An Entry in the Award for Essays and Journalism
Clay pots in many parts of Papua New Guinea are household items and people say they enjoy food cooked in clay pots.
In the Markham valley, the signature clay pot, or ‘gurr’ as we call it, is on the fire every day of the week.
Boy, could I eat some sweet orange long bananas and taro with pig meat simmered in greens, herbs and spices drowned in steaming coconut milk and served with sides of pumpkin, corn and potato straight from the good old graun pot?
Mmm, maybe later, first I want to share some tales with you.
Pots are ancient cooking items in the traditional Markham culture and a proud part of our heritage.
People even wrote songs about them: ‘Ten burning warriors, all lined up in a row, all lined up in a row.’
Pots often feature in our legends and superstition, but I’d rather not go into tumbuna story but pull out some archaeological facts showing how these clay pots came to places like 360 km north-west of the Markham valley in the mountains of the Wanelek area.
Clay pots were made by coastal people and I have a theory that the Markham pots could have originated from the north coast of Madang and been carried along an ancient trade track between Markham and Saidor.
But before then history tells us of two ancient waves of migration that populated the island of New Guinea.
The first wave is dated to 50,000–60,000 years ago, the prehistoric ancestors of the Melanesian race came – the original inhabitants of New Guinea island. But they didn’t make clay pots.
The second wave is known as the Lapita migration of the oceanic people – around 3,500–4,000 years ago. These were the ancestors of the Polynesian and Micronesian peoples. They made clay pots.
The consensus amongst historians is that the second wave of migration briefly stopped on the northern islands of New Guinea but never interacted with the indigenous people and canoed off further into the Pacific islands (modern day Fiji, Tonga, Samoa and others).
However, the recent discovery of a 3,000-year-old fragmented piece of pottery in the Wanelek area near the mountainous Madang-Western Highlands border, a short distance from the ancient Kuk swamp, has significantly rewritten that history.
Analysis of the pieces of clay pot by researchers at New Zealand’s University of Otago show that the second wave of oceanic people did not just skirt the northern parts and canoe off.
No, they did settle on the New Guinea coastline first – and for some 2,200 years – before moving further into the oceanic region.
Furthermore, the discovery of 3,000-year-old pottery so far inland means that the technology of the oceanic people – designed pottery, outrigger canoes, building houses over water, body tattoos, pigs, dogs and chickens, varieties of bananas and yams – were all shared at that time with the indigenous people of PNG.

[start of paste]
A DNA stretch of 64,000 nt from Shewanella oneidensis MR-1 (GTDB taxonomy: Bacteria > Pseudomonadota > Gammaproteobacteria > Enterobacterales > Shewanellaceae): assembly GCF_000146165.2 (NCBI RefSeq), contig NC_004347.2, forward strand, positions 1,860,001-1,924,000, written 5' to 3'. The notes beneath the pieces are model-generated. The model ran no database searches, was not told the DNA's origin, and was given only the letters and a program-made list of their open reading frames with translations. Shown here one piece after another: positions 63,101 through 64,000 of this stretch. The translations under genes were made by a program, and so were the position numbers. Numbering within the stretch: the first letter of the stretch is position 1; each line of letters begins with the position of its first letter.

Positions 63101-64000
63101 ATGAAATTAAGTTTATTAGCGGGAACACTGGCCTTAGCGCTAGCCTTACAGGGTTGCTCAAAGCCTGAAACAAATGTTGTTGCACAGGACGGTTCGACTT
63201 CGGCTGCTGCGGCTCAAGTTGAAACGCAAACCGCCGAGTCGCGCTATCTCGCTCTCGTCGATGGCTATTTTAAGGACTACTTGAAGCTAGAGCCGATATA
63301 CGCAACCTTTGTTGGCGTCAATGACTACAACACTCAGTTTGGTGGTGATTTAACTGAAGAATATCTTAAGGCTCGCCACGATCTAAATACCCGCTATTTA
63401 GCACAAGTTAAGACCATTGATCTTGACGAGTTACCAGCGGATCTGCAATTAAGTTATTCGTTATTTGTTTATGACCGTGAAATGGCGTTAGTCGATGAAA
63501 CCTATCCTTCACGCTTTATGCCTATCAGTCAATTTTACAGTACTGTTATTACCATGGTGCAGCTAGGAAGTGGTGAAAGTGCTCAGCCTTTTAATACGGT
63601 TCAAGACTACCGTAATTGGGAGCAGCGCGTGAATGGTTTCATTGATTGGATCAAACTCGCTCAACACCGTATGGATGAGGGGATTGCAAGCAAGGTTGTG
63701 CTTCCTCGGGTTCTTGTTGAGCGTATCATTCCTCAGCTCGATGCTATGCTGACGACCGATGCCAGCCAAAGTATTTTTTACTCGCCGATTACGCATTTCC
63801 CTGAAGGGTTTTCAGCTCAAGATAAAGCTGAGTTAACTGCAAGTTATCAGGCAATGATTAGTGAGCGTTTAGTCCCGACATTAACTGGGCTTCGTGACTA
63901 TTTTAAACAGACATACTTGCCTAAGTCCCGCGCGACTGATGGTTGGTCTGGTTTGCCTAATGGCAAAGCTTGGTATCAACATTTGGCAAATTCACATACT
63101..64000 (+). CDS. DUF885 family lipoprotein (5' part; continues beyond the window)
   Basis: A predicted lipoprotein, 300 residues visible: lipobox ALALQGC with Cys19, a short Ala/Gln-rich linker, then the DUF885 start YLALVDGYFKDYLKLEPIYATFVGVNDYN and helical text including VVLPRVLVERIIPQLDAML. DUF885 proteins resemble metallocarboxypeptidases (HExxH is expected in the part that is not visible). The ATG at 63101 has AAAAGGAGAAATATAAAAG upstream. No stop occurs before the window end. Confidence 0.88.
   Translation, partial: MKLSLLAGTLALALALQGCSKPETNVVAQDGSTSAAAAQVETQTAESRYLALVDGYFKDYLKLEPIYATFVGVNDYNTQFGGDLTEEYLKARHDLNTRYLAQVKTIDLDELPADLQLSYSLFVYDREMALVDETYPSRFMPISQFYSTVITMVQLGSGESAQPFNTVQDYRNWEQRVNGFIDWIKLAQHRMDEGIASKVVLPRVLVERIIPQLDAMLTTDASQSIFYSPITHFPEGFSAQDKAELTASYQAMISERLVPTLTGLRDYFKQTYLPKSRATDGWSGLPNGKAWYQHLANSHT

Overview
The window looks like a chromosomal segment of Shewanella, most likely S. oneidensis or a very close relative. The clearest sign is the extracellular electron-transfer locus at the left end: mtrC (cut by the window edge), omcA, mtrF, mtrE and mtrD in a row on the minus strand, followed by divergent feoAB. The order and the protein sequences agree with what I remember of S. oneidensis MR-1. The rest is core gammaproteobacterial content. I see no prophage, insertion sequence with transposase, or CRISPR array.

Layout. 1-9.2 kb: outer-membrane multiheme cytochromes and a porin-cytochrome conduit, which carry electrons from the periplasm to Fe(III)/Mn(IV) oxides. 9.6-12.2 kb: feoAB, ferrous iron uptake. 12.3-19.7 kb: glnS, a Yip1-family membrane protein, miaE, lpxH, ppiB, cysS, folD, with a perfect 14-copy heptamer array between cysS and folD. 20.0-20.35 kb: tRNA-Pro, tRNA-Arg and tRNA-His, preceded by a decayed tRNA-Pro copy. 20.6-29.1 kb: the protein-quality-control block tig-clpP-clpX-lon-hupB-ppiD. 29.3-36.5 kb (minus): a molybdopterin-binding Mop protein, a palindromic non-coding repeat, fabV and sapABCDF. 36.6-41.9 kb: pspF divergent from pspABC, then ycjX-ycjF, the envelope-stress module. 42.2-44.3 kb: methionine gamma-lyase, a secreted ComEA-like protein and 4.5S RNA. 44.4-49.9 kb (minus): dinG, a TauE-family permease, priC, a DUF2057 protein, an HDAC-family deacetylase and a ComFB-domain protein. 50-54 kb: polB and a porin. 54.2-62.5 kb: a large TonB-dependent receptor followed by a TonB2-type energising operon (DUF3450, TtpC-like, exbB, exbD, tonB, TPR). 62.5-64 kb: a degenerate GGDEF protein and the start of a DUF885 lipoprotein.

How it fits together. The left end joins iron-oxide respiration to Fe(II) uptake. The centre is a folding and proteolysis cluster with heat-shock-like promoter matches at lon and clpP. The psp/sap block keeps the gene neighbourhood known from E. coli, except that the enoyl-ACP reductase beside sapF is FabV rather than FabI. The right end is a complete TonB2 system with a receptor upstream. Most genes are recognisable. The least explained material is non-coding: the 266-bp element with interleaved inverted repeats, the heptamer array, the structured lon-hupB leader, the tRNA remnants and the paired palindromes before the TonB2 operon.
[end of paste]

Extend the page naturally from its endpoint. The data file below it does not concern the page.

Genes were shared as well. Those ancient Melanesians and Polynesians were definitely busy.
The genes of the Lapita people show they mixed with Melanesians, reversing the view that Polynesians and Micronesians are direct ancestors of south-east Asians and never interacted with Melanesians.
The Motuans, for example, have a distinct physical appearance that resembles the Lapita people, clearly standing out from the darker complexion of the Melanesian people to the north.
I have a crazy theory of how our famous ground-pots (gurr) could have found their way into the vast savannah plains of the Markham valley.
There’s an ancient trade track called the Kaiapit-Saidor track that the ancient people of the Markham used for back and forth trade with people on the north coast of Madang. Kaiapit to Saidor is much closer than Kaiapit to Lae.
This track was still active when the Japanese used it in World War II. Well, 3,000 years ago, there was no Lae city, so folks would be like: “Hey, let’s head north to the coast and get some fish and pigs, we’ll trade those with our marafri, jirabs and umant (bananas and taro)”.
It could have been that on one of those trips north, our people could have come into contact with the oceanic people who might have traded pots amongst other things.
As the relationship grew, the skills of making those pots could have been passed on to our people. Evidence of pots dug up in the Markham plains shows resemblances to the patterns of Lapita pottery and those pots stretch up to the Agarabi area near Kainantu in the Eastern Highlands.
To me, this indicates an active cultural trade and interaction in those areas around 3,000-4,000 years ago.
In conclusion, a little team we put together will attempt to journey the Kaiapit-Saidor track (if it still exists) to hunt for artefacts.
If my theory is proven and new artefacts are found along the north coast of Madang that pre-date or matches those of the inland Wanelek, that could clearly show the influence that the oceanic people had on indigenous folks, especially the Markham people.
I’m a science major but who wouldn’t want to go on an adventure hunting for old ancient treasures?
Clay pots are a hallmark of our ancient culture and proud historical heritage. I think there’s a story there worth documenting and sharing.